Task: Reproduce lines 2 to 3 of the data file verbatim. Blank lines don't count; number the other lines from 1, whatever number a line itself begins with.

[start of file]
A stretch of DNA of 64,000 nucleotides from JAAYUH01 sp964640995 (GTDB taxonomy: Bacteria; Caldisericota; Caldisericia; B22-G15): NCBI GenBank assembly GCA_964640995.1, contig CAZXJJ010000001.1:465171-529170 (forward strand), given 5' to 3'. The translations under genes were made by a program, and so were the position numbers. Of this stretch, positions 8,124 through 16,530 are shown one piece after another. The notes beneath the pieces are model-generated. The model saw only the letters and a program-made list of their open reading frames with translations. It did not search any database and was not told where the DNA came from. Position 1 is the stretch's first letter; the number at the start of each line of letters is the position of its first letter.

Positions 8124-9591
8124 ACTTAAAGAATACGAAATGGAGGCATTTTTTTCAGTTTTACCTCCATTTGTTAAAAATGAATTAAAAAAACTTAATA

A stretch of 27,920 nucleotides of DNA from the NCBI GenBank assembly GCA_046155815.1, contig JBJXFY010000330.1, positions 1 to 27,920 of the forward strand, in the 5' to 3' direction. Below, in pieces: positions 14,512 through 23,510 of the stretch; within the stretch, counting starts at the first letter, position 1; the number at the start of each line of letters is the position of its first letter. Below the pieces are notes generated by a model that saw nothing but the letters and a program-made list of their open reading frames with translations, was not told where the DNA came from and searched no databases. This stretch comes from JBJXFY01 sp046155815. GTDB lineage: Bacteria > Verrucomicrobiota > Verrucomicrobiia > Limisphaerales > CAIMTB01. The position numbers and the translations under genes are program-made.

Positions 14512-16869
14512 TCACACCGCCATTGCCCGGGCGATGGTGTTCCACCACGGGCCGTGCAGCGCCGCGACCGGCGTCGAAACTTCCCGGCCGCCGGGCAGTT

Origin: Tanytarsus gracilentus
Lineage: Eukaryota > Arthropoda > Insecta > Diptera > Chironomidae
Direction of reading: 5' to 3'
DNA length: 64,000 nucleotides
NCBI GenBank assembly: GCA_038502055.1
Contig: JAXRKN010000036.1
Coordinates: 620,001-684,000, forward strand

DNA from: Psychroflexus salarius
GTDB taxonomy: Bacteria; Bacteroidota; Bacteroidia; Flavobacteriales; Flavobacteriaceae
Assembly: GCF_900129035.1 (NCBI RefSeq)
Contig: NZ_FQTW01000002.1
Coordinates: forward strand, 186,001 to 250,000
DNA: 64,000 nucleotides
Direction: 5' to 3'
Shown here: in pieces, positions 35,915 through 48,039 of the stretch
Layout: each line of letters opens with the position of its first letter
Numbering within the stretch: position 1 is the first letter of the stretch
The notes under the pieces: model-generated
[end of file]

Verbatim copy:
Positions 8124-9591
8124 ACTTAAAGAATACGAAATGGAGGCATTTTTTTCAGTTTTACCTCCATTTGTTAAAAATGAATTAAAAAAACTTAATA